West Virginia's system of workers' compensation is compulsory, meaning that employers are required to provide workers' compensation insurance to their employees. Workers' compensation insurance may be provided through private insurance carriers or self-insurance. Waivers may be permitted to exclude certain employees from coverage, including corporate officers.
Exemptions from coverage may apply to certain employees, including employees of very small employers, small agricultural enterprises, casual labor, and domestic servants working in the private homes of their employers.
Medical Benefits are provided to employees entitled to workers' compensation benefits, with coverage for necessary medical care.
If the employer does not utilize a managed care plan, the employee may choose the initial treating physician. If the employer utilizes a managed health care plan, the employee must choose an initial treating physician from doctors who participate in the plan. An employee may change doctors with the permission of the workers' compensation insurance company or self-insured employer.
Indemnity benefits are payable to injured workers to help make up for lost income. There is a waiting period of 3 days before a worker is eligible for indemnity benefits, but if the worker's disability lasts more than 7 days indemnity benefits become retroactive to the date of the injury.
Benefits available to injured workers include the following:
Temporary Total Disability (TTD)
Temporary total disability (TTD) benefits are paid to workers who are unable to work due to injury, but who are expected to make full or partial recovery such that they may return to work. Benefits are based upon 2/3 of the injured worker's pre-injury average weekly wage, subject to a cap, and continue for up to 104 weeks. Offsets may apply for wage replacement benefits provided by the injured worker's employer.
Permanent Total Disability (PTD)
When a worker is not expected to recover from a total disability caused by a work-related injury, and as a result suffers a total loss of earning capacity, the worker becomes eligible for permanent total disability (PTD) benefits. In West Virginia PTD benefits are calculated based upon 2/3 of the injured worker's pre-injury weekly wage, subject to a cap, and may continue until age 70.
Permanent Partial Disability (PPD)
Once an injured worker has recovered to the maximum possible extent, the worker may be able to return to employment but nonetheless remain partially disabled, and may potentially qualify for permanent partial disability (PPD) benefits. In West Virginia PPD benefits are determined based on a statutory schedule, and are calculated based upon 2/3 of the worker's average weekly wage, subject to a cap.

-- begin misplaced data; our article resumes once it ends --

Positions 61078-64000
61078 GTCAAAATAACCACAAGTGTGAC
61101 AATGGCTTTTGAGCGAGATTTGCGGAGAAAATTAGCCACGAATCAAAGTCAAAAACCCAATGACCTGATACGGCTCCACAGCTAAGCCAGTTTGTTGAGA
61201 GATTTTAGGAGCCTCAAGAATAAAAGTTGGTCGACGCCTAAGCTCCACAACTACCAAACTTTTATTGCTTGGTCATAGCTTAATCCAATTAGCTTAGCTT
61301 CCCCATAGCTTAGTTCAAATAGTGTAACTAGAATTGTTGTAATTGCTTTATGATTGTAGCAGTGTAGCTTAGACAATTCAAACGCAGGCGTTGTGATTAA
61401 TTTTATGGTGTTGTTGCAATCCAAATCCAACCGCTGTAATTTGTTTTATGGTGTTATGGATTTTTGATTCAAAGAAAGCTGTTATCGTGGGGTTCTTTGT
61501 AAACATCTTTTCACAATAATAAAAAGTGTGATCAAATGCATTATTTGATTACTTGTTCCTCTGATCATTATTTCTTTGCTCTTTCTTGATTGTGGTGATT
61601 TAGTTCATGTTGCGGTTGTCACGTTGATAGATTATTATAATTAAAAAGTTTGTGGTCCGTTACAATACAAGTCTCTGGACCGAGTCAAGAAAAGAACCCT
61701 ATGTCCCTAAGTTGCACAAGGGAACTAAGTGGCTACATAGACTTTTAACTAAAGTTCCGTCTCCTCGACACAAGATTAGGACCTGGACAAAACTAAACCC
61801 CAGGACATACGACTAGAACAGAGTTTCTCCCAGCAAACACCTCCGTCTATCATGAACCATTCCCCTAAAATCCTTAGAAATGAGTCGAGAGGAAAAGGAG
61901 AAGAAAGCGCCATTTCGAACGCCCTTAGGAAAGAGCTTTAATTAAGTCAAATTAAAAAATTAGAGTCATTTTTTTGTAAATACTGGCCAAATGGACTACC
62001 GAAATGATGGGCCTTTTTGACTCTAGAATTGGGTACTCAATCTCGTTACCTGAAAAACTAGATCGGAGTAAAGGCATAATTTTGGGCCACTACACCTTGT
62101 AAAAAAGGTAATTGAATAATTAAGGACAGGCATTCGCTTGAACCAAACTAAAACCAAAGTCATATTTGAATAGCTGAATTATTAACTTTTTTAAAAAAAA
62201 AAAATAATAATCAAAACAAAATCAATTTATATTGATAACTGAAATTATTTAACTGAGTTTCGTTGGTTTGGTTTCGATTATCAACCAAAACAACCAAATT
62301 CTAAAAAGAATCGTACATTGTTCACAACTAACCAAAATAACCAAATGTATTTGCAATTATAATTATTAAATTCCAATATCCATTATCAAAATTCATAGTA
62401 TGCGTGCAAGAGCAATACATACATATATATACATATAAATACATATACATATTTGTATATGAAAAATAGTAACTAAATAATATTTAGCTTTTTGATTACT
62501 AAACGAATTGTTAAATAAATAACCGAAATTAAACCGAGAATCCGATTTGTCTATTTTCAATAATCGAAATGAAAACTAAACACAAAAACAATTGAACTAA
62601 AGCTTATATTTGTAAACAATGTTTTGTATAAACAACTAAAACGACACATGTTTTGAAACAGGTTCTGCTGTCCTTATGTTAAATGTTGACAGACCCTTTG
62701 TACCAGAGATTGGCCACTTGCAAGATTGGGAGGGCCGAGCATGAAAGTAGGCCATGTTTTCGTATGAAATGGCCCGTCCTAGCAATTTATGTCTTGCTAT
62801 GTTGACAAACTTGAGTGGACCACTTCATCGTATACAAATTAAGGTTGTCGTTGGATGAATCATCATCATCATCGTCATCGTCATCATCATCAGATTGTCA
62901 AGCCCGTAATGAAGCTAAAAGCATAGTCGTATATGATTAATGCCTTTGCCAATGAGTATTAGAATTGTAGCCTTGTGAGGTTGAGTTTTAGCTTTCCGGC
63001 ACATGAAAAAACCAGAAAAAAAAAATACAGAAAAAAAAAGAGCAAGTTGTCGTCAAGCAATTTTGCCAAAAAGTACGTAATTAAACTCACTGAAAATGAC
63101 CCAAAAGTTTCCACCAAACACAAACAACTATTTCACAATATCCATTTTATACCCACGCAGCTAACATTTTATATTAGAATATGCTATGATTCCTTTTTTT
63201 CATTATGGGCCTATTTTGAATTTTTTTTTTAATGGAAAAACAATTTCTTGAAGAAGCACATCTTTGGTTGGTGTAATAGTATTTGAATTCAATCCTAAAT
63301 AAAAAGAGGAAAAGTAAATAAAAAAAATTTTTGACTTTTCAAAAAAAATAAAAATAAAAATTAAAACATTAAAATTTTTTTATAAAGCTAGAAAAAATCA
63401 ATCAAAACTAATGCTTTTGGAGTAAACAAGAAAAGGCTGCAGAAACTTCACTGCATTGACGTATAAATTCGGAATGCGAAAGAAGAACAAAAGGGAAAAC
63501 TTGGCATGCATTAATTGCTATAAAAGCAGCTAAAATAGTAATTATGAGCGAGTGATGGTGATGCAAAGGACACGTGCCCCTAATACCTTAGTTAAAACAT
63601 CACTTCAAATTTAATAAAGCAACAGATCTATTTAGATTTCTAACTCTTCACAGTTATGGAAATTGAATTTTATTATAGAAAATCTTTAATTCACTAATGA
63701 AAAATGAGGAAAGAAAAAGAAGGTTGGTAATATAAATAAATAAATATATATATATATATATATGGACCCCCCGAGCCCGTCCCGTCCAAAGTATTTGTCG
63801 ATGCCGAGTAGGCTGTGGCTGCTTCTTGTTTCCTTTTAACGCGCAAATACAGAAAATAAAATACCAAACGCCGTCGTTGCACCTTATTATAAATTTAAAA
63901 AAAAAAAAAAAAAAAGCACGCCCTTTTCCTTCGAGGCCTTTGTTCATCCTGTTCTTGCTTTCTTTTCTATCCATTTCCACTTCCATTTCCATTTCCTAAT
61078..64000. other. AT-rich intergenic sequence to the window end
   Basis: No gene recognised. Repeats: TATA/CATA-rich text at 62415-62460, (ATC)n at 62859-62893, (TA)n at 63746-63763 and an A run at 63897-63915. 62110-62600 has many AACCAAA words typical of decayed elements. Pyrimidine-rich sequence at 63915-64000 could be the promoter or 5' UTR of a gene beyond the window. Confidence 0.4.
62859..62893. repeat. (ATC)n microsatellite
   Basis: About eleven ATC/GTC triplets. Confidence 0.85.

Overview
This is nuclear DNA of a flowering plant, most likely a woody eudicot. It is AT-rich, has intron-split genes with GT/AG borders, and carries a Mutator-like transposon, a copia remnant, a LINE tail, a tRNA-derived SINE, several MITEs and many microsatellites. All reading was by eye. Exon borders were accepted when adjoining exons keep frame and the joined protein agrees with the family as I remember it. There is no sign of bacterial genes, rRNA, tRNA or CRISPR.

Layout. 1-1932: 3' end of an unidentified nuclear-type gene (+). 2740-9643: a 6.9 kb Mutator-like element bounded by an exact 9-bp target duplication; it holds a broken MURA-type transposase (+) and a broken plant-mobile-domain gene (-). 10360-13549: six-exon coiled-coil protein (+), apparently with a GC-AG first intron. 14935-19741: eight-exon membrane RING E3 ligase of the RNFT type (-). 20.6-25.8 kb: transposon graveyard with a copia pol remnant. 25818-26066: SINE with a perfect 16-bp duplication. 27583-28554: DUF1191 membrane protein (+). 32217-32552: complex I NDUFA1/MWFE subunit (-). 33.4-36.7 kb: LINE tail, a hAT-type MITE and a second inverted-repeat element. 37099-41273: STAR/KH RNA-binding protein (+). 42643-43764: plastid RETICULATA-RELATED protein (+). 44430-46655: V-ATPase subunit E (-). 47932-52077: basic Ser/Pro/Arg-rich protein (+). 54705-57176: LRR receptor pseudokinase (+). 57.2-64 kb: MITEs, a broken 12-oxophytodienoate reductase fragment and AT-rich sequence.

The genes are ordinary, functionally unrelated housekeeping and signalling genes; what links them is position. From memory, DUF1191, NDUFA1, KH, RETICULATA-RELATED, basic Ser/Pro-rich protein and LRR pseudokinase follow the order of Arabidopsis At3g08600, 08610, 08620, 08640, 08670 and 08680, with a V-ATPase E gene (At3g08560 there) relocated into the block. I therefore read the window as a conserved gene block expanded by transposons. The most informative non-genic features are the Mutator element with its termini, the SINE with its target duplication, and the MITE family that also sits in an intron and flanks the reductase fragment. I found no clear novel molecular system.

Temporary Partial Disability (TPD)
When a worker suffers an injury that limits his ability to return to work, resulting in a reduction of income as a result of reduced hours or wages, the injured worker may be eligible to receive a benefit based on the difference between the worker's pre-injury earnings and their reduced, post-injury earnings. In West Virginia, temporary partial rehabilitation benefits are paid based upon 70% of the difference between the injured worker's pre-injury and post-injury wage, subject to a cap. Benefits may be payable for up to 52 weeks., and may be extended for up to an additional 104 weeks as part of an approved vocational rehabilitation plan for retraining.
For some, more serious injuries, workers' compensation indemnity benefits may be paid according to a statutory schedule, instead of following the standard model of the weekly benefit based on the duration of the disability. Scheduled injuries include such injuries as the amputation of an arm, the loss of a dominant hand, the loss of a leg, the loss of a foot, the loss of an eye, or loss of hearing in an ear.
Coverage may be available for cumulative trauma, disfigurement, mental stress and occupational hearing loss.
When a worker dies as the result of a work-related injury, workers' compensation pays additional benefits, including a burial allowance and benefits for a surviving spouse and dependents. Survivor benefits are calculated based on the benefits available to the injured worker, subject to a cap in amount. Benefits may continue for minors until the age of 18, the age of 25 if the dependent is a student, or indefinitely in the event of disability, subject to the cap. Spousal benefits end upon remarriage.
Attorney fees are limited by statute, and are capped at 20% of indemnity benefits up to a maximum of 20% of 208 weeks of benefits.
This article provides a quick overview of the benefits available to injured workers, but the full formulas used for assessment of benefits, coordination of different types of benefits, and assessment of injuries and disability ratings can quickly complicate the determination of benefits. Also, states frequently revise their workers' compensation laws. Most workers who suffer a significant injury or wage loss as the result of a workplace injury will benefit from consulting a workers' compensation lawyer.
The state agency responsible for workers' compensation is:
West Virginia Offices of the Insurance Commission
1124 Smith Street
P.O. Box 50540
Charleston, WV 25305-0540
(304) 558-3386 or 1-888-879-9842